Spike anti-tank missile systems will be gradually integrated by 2023.

The SPIKE system was developed by Rafael Advanced Defense Systems Ltd., which is also involved in the deal as a subcontractor, together with Diehl Defense GmbH & Co. KG and Rheinmetall Electronics (RME) GmbH.

JAGM test

Aviation testers at Yuma Proving Ground, Arizona are deep into testing the latest Army aviation missile, known as the JAGM (Joint Air-to-Ground Missile).

Pilots fire the new Joint Air-to-Ground Missile being tested at Cibola Range, Yuma Proving Ground, Arizona, in support of deliberate attack mission against armor ground vehicle targets (Photo Credit: U.S. Army photo by Tad Browning, U.S. Army Operational Test Command Public Affairs)
Pilots fire the new Joint Air-to-Ground Missile being tested at Cibola Range, Yuma Proving Ground, Arizona, in support of deliberate attack mission against armor ground vehicle targets (Photo Credit: U.S. Army photo by Tad Browning, U.S. Army Operational Test Command Public Affairs)

The complex JAGM test was a collaborative team effort between the West Fort Hood, Texas-based Aviation Test Directorate (AVTD) of the U.S. Army Operational Test Command, Yuma Test Center (YTC) at Yuma Proving Ground (YPG), Arizona, and Redstone Test Center (RTC) based at Redstone Arsenal, Alabama.

AVTD coordinated multiple efforts to assure a successful test as JAGM moves towards its next major milestone, a low-rate initial production decision.

«The close cooperation between YTC and the Operational Test Command during the short duration was critical», said Lieutenant Colonel Karsten Haake, Chief of the AVTD Rotary Wing Test Division. «Without the professionalism and the mission dedication of the YTC range support team, test completion would have been significantly delayed. This was truly a team effort».

Participating pilots give the new weapon’s versatility high marks.

«One of the things that sticks out to me is the simplicity for the crew in terms of how they select weapons for their missions», said Chief Warrant Officer 5 John Bilton, the first non-experimental test pilot to fire the missile, a milestone that took place at YPG in the fall. «Before, we had to put a lot of thought into, ‘What do I need?’ As soon as I launch, I don’t get to come back and change out my missiles», Bilton said. «In combat, you don’t want to encounter a target you need to hit and not have on-board the right missile for the job».

The JAGM boasts the ability to use semi-active laser or radio frequency as a means of guiding it to target.

Moreover, the crew can switch modes within seconds as a combat scenario evolves.

«Using a Semi-Active Laser (SAL) missile, the last six seconds of the missile flight is the most critical to keep your laser sight on target», explained Michael Kennedy, Experimental Test Pilot, Aviation Flight Test Directorate, RTC. «If you’re getting shot at and your line of sight goes off the target, your missile misses. JAGM can start off using the laser, then transition to the radar portion and still hit the target if the crew has to use evasive maneuvers», he added.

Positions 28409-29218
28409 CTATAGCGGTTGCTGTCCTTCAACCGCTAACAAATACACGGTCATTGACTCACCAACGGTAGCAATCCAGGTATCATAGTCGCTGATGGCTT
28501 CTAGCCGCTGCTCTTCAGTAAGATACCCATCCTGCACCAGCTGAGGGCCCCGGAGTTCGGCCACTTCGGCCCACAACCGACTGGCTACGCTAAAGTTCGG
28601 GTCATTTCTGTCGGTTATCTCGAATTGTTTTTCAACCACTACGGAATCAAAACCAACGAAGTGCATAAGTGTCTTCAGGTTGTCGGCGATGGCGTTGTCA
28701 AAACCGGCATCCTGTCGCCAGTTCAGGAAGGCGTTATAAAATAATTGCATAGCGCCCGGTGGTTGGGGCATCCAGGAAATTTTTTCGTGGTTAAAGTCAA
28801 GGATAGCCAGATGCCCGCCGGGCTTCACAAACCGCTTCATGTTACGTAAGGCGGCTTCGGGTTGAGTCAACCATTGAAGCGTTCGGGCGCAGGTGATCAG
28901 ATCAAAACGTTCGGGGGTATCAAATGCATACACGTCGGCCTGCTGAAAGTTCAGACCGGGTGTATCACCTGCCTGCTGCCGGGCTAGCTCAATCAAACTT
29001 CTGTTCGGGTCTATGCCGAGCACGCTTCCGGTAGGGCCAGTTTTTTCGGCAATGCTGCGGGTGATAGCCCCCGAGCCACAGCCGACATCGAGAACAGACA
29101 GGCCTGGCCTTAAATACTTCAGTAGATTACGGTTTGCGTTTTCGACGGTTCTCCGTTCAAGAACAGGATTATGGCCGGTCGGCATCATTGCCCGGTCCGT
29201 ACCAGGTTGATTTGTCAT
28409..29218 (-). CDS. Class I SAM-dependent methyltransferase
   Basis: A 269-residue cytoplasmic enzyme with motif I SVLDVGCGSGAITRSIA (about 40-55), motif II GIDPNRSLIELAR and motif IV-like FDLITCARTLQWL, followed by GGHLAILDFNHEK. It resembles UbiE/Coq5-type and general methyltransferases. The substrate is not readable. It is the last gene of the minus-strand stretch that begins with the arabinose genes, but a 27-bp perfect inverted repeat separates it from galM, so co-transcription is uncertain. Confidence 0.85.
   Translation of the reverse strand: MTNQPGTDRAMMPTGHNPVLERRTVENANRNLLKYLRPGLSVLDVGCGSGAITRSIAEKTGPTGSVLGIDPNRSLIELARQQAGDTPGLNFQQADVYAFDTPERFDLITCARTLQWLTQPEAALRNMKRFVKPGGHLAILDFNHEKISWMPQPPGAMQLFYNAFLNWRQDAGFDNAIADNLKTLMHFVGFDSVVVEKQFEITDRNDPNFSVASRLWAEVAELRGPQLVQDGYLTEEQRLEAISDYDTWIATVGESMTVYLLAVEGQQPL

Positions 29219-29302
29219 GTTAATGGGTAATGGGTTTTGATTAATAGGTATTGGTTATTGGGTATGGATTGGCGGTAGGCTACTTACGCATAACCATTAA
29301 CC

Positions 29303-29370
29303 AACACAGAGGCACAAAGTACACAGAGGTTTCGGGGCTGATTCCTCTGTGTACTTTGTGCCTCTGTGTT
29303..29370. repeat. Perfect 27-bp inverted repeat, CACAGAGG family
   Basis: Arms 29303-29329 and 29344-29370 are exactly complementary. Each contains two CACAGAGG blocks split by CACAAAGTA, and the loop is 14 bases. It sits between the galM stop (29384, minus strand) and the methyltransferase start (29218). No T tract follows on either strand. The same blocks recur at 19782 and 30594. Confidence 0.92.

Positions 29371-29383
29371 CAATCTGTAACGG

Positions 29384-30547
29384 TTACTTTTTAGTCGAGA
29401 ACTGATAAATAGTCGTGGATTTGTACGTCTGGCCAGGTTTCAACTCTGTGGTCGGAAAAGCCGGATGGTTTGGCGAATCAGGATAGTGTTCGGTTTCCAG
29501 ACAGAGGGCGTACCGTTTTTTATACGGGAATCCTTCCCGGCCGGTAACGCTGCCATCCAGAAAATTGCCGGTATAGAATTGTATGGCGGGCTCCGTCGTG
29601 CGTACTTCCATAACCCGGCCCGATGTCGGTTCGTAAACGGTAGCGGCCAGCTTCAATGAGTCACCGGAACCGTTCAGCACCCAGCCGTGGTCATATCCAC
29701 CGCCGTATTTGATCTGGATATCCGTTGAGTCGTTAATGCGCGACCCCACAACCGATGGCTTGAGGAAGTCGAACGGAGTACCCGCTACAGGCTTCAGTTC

More capable in adverse weather conditions and boasting a longer range than the older Hellfire, the JAGM can now be fired and aircrews can retreat to a safer standoff distance, but also can be aimed without pointing the laser directly at the target.

«You aren’t required to have your laser sight on a target to hit it», said Kennedy. He also said the ability to off-set lasers, a capability that defeats potential laser countermeasures, has distinct tactical advantages.

«The ability to not have to put the laser directly on the target and let the adversary know that you are about to kill him is a tremendous benefit», added Al Maes, Aviation weapons technical advisor for the Training and Doctrine Command’s Capability Manager Recon Attack. «Once you have the missile off the rail and encounter smoke or dust or fog, a regular laser missile could lose that target. With JAGM, I have a pretty good guarantee that I am going to kill that target with a single missile instead of multiple missile shots», he said.

YPG’s vast ranges and variety of realistic targets is a great location and allows the Apache equipped with JAGM to operate in a variety of situations and altitudes that resemble an operational environment.

«We’re out here shooting at real targets», said Scott McLendon, AVTD Operational Test Officer for JAGM. «It’s a real T-72 driving down the road, not a burnt-out hulk with a million holes in it sitting out on the range. To me, the real targets provided at YPG are really a value-added».

To make the testing as realistic as possible, YPG personnel installed remote-control kits on four separate target vehicles, allowing pilots to fly scenarios where they engaged multiple moving targets at once.

«It’s difficult and unique», said Kennedy. «Having real moving targets adds good operational flavor to the test».